Update: This story was updated on Sept. 30.
Schools in Santa Clara County were allowed to reopen starting Sept. 23, but that doesn’t mean they necessarily did – at least at first. Some districts are opting to continue remote learning for now, while others are moving forward with plans for in-person classes.
As of Sept. 22, Santa Clara County managed to remain out of the state’s highest COVID-19 risk tier for two consecutive weeks. That’s the requirement to be allowed to broadly reopen schools.
The Los Altos School District brought the first groups of students back Monday (Sept. 28). The Mountain View Los Altos Union School District previously announced plans to stay remote through at least the first quarter, except for targeted cohorts of students, and the Cupertino Union School District has already decided to stay online until at least January.
California is using a four-tier system to assess the risk of COVID-19 in each county. If a county can stay out of the highest level – dubbed the “purple” or “widespread” tier – for 14 consecutive days, schools are allowed to reopen on the 15th day. Santa Clara County first dropped out of the highest tier Sept. 8, making this the day schools can begin reopening.
Before this point, schools could only reopen if they got a waiver from their county or by bringing back limited cohorts of students. The waivers were only available for elementary schools and, per the state’s guidance, the cohorts were intended for those students most impacted by distance learning, rather than the broader population.
Today marks the first time that schools can bring back students across all grade levels, but they must still follow county and state reopening guidelines. Those include mandatory masks in the classroom for adults and all students in third grade and above, subject to limited exemptions.
Below is a roundup of what local districts are planning, now that they can reopen.
Los Altos School District
The Los Altos School District, already planning a limited return of students under a waiver from the county, is now moving forward with an expanded reopening plan.
Under the waiver, only students in third grade and below were covered, plus those students most impacted by distance learning. Now, all grade levels can return.
The district intends to have all grades back by the end of November in a hybrid model, with kids on campus two days a week and working from home the remaining three. Students would be split into two groups. Group A will on campus Mondays and Tuesdays, while Group B is there Thursdays and Fridays.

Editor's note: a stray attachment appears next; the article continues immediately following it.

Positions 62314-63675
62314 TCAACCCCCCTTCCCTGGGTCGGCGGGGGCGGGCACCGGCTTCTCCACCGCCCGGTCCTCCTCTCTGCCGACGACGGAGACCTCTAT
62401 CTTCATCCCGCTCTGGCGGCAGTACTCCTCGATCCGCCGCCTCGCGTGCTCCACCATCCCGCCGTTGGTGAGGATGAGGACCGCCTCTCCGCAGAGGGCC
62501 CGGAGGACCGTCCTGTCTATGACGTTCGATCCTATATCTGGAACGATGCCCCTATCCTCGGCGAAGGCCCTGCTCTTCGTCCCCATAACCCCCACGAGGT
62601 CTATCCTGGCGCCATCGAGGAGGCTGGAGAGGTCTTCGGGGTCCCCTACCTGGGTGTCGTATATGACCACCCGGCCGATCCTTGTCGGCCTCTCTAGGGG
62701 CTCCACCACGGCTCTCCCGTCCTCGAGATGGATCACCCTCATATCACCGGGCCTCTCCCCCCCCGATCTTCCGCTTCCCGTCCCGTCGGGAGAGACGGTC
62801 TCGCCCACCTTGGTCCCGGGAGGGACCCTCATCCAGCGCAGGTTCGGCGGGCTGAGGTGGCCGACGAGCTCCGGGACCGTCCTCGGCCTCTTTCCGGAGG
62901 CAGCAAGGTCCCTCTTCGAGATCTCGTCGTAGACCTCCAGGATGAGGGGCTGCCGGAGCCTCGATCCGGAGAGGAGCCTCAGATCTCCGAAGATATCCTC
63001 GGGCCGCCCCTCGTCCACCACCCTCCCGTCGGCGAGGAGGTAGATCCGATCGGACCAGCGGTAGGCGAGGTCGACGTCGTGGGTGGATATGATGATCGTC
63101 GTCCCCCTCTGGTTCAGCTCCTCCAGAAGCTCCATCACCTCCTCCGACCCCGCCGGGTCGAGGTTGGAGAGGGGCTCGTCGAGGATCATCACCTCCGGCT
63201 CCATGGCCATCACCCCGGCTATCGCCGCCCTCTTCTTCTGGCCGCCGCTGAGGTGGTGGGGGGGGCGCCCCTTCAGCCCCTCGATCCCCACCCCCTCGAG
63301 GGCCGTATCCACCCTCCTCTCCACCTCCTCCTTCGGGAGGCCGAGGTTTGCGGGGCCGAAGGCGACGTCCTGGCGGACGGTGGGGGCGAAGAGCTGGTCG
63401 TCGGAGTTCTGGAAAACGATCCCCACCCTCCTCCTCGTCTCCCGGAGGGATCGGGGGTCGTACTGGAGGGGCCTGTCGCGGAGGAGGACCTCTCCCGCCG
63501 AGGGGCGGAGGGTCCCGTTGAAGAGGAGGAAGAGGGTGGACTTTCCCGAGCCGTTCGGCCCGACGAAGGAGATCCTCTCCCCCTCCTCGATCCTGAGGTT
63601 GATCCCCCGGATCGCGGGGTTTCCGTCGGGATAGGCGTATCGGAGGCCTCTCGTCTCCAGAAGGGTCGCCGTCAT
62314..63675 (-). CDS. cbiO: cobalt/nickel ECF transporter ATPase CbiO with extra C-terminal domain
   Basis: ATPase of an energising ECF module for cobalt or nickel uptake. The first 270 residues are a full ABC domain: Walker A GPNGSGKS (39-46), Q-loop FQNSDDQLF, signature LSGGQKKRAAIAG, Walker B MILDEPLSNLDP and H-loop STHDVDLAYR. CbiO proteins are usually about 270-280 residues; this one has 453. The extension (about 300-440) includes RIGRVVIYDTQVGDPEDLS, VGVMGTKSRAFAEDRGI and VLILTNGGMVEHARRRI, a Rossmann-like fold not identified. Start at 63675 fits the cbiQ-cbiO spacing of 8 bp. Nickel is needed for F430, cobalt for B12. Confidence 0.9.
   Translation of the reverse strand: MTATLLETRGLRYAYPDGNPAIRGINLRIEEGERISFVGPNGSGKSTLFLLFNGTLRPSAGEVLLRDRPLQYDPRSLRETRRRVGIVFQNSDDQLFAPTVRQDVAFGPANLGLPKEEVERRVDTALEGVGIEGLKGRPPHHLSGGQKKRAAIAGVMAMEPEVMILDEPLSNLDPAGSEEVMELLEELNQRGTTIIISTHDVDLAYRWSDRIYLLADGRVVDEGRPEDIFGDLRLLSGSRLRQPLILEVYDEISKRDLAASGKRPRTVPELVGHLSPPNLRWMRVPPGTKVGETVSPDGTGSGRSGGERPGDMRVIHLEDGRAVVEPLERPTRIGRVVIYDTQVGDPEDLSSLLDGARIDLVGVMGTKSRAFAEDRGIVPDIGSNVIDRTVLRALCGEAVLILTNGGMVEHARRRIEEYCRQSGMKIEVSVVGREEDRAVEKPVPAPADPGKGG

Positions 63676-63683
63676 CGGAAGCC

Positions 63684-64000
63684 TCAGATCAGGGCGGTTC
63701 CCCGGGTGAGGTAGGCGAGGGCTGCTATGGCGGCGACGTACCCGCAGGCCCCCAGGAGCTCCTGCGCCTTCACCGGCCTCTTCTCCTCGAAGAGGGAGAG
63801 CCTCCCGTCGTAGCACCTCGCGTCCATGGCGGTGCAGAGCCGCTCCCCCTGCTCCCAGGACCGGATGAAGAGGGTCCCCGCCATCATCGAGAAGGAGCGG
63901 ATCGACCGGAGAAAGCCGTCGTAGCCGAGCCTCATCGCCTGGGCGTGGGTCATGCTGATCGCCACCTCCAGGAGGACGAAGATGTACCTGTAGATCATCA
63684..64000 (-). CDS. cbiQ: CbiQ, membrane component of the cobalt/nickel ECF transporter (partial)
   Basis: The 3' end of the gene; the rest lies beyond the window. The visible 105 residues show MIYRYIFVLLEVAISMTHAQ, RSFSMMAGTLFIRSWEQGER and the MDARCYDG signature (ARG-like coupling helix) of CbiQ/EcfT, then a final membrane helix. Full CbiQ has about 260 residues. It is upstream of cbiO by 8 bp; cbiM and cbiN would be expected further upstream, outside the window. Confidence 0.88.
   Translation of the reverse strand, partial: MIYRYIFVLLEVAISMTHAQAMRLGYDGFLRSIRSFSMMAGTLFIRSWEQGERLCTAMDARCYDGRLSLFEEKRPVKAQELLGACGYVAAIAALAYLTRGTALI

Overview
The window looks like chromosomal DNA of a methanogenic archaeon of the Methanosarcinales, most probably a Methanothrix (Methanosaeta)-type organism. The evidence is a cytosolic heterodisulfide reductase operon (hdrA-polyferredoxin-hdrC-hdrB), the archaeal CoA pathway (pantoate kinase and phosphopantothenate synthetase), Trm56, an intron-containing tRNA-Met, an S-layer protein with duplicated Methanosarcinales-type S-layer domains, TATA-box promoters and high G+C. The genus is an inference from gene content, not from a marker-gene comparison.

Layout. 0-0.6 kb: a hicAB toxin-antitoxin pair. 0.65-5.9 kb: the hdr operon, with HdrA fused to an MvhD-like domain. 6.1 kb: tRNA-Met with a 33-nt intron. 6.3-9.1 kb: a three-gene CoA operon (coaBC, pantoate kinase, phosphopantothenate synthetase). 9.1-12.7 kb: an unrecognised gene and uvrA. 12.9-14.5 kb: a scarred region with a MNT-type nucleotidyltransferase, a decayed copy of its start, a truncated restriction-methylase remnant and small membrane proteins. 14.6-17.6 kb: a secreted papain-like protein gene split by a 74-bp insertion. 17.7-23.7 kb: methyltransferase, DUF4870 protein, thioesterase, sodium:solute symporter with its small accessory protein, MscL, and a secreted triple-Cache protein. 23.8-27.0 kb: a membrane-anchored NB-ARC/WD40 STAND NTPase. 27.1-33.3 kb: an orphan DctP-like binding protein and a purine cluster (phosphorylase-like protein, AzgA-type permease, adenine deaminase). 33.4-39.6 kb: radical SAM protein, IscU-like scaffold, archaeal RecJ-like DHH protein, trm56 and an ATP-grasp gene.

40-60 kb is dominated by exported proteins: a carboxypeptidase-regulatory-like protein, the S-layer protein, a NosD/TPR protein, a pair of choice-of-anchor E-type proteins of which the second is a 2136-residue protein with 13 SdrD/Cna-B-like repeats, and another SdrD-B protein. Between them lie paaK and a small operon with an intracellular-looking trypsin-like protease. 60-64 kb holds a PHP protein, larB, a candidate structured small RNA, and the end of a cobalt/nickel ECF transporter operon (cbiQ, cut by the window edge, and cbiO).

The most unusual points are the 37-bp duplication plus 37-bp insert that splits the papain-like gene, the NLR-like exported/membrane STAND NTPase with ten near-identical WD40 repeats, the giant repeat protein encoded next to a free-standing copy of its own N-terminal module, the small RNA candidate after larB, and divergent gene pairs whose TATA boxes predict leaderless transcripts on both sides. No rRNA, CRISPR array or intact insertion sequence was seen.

Special education students enrolled in special day classes returned on Monday (Sept. 28). Special day classes are self-contained classrooms for students in special-education programs for more than half the school day. Because the classes are small and specialized, they may not return in the same cohort model as the broader grade level groups.
Transitional kindergarten, kindergarten and first grade would come back Oct. 12; second, third and seventh grade Nov. 2; and finally, fourth, fifth, sixth, seventh and eighth grade Nov. 30.
Families would also have the choice to opt their children out of an in-person return and select a fully virtual model. Likewise, those currently enrolled in the virtual model can switch to the blended option. Monday (Sept. 28) was the deadline to switch between tracks in time for the planned return of the first-grade levels Oct. 12.
Mountain View Los Altos Union High School District
The Mountain View Los Altos Union High School District previously decided to stay in remote learning through at least the first quarter, which ends Oct. 9. Superintendent Nellie Meyer said last week that the district plans to make a decision about whether to remain in distance learning for the full semester on or before a scheduled Oct. 5 board of trustees meeting.
Although a full reopening isn’t on the table yet, the district has said it’s exploring the possibility of bringing smaller cohorts of students back to campus. No hard date has been announced for their return. These cohorts were allowed even before a broader reopening became possible today.
The district is focusing on those students having the hardest time in distance learning, which may include English-language learners, students with disabilities and those who didn’t get credit for courses in the spring or are struggling now.
Once on campus, the cohorts wouldn’t receive in-person classes to replace distance learning, but instead help and supervision with their online lessons, plus the potential for other support services.
Cupertino Union School District
The Cupertino Union School District intends to stick with its plan to remain in distance learning at least for the entire first semester, which ends Jan. 8. That decision was made back in August, and Superintendent Stacy McAfee-Yao said the intent was to provide families with “something consistent, a routine schedule so that students could really delve into their learning.”
Although CUSD is committed to that plan, McAfee-Yao said administrators are looking at the possibility of bringing back small cohorts of students most impacted by distance learning before the end of the first semester. These could include students with disabilities, English-language learners, as well as the youngest students.
“We recognize there’s a need to start bringing some of our students in for those targeted services,” she said.
As for what will happen in the second semester, McAfee-Yao said a decision will be made by late November or early December at the latest.
“We are continuing to go very slow, we’re working with our unions,” she said. “No matter what, our commitment is distance learning until January.”
This article will be updated as more information becomes available from the county and local school districts.